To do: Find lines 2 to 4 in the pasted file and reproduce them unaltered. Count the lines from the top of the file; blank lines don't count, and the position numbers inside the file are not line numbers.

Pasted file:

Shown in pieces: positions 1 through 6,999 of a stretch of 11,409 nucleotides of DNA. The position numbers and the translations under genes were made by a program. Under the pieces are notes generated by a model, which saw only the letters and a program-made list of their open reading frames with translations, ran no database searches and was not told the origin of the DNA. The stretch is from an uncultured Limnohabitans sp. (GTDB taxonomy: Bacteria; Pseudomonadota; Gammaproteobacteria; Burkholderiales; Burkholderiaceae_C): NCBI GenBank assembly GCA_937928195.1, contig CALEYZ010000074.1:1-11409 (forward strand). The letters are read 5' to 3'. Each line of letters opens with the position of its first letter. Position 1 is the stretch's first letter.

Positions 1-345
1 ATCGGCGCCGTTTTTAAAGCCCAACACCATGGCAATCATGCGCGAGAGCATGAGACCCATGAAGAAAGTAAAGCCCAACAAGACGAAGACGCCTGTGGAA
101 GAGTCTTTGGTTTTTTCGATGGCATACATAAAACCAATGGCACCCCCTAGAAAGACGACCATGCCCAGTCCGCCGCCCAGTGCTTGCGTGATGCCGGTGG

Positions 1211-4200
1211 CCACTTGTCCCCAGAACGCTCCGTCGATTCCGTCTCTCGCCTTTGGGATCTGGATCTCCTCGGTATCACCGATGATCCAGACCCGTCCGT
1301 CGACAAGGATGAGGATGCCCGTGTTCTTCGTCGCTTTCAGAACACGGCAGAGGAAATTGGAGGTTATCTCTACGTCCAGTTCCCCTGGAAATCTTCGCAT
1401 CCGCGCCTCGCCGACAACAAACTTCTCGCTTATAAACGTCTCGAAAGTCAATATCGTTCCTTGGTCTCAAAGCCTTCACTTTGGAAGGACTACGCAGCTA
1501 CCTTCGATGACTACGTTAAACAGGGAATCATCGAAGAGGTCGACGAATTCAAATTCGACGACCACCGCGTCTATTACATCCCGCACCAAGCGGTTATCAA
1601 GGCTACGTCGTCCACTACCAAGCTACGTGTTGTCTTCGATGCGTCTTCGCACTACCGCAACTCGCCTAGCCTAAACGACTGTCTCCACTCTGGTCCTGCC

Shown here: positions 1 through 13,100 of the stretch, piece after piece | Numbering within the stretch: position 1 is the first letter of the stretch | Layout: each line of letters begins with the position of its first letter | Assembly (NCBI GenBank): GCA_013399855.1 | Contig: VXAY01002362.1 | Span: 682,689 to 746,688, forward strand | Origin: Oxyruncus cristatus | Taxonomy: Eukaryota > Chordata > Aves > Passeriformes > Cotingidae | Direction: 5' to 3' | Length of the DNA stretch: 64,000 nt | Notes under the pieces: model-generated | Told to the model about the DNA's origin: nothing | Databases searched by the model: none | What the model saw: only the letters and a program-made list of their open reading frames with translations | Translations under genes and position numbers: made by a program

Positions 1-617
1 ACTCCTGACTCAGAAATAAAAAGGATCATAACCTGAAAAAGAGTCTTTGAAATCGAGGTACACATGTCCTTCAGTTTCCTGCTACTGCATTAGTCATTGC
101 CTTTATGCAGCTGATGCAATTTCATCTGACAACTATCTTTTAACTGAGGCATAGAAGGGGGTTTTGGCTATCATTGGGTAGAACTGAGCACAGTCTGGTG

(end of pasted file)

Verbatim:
Positions 1-345
1 ATCGGCGCCGTTTTTAAAGCCCAACACCATGGCAATCATGCGCGAGAGCATGAGACCCATGAAGAAAGTAAAGCCCAACAAGACGAAGACGCCTGTGGAA
101 GAGTCTTTGGTTTTTTCGATGGCATACATAAAACCAATGGCACCCCCTAGAAAGACGACCATGCCCAGTCCGCCGCCCAGTGCTTGCGTGATGCCGGTGG